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Title: Managing university records and documents in the world of governance, audit and risk : case studies from South Africa and Malawi
Author: Phiri, Mathews Joseph
ISNI:       0000 0004 5917 278X
Awarding Body: University of Glasgow
Current Institution: University of Glasgow
Date of Award: 2016
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There are enormous benefits for any organisation from practising sound records management. In the context of a public university, the importance of good records management includes: facilitating the achievement the university’s mandate; enhancing efficiency of the university; maintaining a reliable institutional memory; promoting trust; responding to an audit culture; enhancing university competitiveness; supporting the university’s fiduciary duty; demonstrating transparency and accountability; and fighting corruption. Records scholars and commentators posit that effective recordkeeping is an essential underpinning of good governance. Although there is a portrayal of positive correlation, recordkeeping struggles to get the same attention as that given to the governance. Evidence abounds of cases of neglect of recordkeeping in universities and other institutions in Sub-Saharan Africa. The apparent absence of sound recordkeeping provided a rationale for revisiting some universities in South Africa and Malawi in order to critically explore the place of recordkeeping in an organisation’s strategy in order to develop an alternative framework for managing records and documents in an era where good governance is a global agenda. The research is a collective case study in which multiple cases are used to critically explore the relationship between recordkeeping and governance. As qualitative research that belongs in the interpretive tradition of enquiry, it is not meant to suggest prescriptive solutions to general recordkeeping problems but rather to provide an understanding of the challenges and opportunities that arise in managing records and documents in the world of governance, audit and risk. That is: what goes on in the workplace; what are the problems; and what alternative approaches might address any existing problem situations. Research findings show that some institutions are making good use of their governance structures and other drivers for recordkeeping to put in place sound recordkeeping systems. Key governance structures and other drivers for recordkeeping identified include: laws and regulations; governing bodies; audit; risk; technology; reforms; and workplace culture. Other institutions are not managing their records and documents well despite efforts to improve their governance systems. They lack recordkeeping capacity. Areas that determine recordkeeping capacity include: availability of records management policy; capacity for digital records; availability of a records management unit; senior management support; level of education and training of records management staff; and systems and procedures for storage, retrieval and dispositions of records. Although this research reveals that the overall recordkeeping in the selected countries has slightly improved compared with the situation other researchers found a decade ago, it remains unsatisfactory and disjointed from governance. The study therefore proposes governance recordkeeping as an approach to managing records and documents in the world of governance, audit and risk. The governance recordkeeping viewpoint considers recordkeeping as a governance function that should be treated in the same manner as other governance functions such as audit and risk management. Additionally, recordkeeping and governance should be considered as symbiotic elements of a strategy. A strategy that neglects recordkeeping may not fulfil the organisation’s objectives effectively.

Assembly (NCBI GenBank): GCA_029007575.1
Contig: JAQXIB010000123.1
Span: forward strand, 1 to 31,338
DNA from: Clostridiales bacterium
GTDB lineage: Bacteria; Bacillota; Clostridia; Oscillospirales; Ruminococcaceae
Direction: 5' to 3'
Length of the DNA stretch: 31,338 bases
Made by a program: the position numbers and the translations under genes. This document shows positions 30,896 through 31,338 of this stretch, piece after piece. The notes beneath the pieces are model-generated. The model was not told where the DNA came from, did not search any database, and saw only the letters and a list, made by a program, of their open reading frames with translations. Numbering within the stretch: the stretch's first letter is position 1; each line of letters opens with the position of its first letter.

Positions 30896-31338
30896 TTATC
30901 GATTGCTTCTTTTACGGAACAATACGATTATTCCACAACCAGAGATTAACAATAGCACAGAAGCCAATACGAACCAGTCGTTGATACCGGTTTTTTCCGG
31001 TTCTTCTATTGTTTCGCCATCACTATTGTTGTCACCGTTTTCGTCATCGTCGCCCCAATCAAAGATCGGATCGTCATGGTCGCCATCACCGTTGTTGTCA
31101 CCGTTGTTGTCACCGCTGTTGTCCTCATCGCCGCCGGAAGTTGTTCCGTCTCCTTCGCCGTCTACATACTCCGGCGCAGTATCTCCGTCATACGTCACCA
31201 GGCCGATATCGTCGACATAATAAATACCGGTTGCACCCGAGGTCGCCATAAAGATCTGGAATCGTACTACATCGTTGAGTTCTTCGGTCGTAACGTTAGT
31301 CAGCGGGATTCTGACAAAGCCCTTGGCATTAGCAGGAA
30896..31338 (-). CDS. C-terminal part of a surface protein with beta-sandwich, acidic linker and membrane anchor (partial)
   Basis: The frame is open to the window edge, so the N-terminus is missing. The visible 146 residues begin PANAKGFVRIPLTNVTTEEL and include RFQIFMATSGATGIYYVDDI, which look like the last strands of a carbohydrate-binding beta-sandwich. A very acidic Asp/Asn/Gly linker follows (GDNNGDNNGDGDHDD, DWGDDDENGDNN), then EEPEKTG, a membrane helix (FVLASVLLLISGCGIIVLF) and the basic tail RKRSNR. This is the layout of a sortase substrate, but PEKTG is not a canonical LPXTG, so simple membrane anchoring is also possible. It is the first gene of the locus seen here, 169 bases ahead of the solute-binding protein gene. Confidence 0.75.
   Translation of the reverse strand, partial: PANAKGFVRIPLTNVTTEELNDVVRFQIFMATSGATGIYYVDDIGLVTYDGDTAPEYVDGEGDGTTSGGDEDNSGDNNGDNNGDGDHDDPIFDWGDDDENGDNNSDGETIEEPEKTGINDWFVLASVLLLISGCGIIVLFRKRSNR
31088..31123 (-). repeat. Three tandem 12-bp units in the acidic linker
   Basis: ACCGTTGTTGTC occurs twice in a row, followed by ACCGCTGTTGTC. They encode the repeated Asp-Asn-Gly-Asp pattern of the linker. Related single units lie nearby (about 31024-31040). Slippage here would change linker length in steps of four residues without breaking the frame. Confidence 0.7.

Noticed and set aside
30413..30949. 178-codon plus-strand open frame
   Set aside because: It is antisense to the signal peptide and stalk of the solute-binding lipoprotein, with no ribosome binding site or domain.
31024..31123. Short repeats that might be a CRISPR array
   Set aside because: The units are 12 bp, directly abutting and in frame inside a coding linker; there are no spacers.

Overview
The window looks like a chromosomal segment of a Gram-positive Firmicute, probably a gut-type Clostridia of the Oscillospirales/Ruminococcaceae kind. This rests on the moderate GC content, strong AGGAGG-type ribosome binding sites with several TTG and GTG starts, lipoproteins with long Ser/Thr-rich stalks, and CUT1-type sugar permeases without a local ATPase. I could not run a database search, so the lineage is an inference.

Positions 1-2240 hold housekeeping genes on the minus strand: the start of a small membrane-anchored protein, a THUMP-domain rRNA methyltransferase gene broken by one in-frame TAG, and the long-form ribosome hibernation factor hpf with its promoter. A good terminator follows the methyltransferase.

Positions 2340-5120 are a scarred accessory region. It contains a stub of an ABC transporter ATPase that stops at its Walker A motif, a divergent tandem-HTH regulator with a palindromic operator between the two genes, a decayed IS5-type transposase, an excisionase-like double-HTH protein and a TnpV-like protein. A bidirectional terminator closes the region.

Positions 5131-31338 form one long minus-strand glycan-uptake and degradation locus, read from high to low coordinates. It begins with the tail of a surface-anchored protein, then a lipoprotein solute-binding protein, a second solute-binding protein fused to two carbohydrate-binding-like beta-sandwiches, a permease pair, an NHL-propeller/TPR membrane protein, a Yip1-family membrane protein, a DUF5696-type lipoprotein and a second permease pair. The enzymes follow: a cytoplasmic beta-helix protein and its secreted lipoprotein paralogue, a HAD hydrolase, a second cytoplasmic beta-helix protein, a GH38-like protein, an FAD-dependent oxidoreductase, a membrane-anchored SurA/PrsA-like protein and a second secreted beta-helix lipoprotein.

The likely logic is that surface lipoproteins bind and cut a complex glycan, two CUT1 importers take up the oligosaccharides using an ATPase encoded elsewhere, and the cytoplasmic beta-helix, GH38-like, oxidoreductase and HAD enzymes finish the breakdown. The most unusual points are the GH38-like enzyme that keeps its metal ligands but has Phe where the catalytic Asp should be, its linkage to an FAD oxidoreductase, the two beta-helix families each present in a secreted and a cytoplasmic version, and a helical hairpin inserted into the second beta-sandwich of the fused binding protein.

Supervisor: Not available Sponsor: Not available
Qualification Name: Thesis (Ph.D.) Qualification Level: Doctoral
EThOS ID:  DOI: Not available
Keywords: ZA Information resources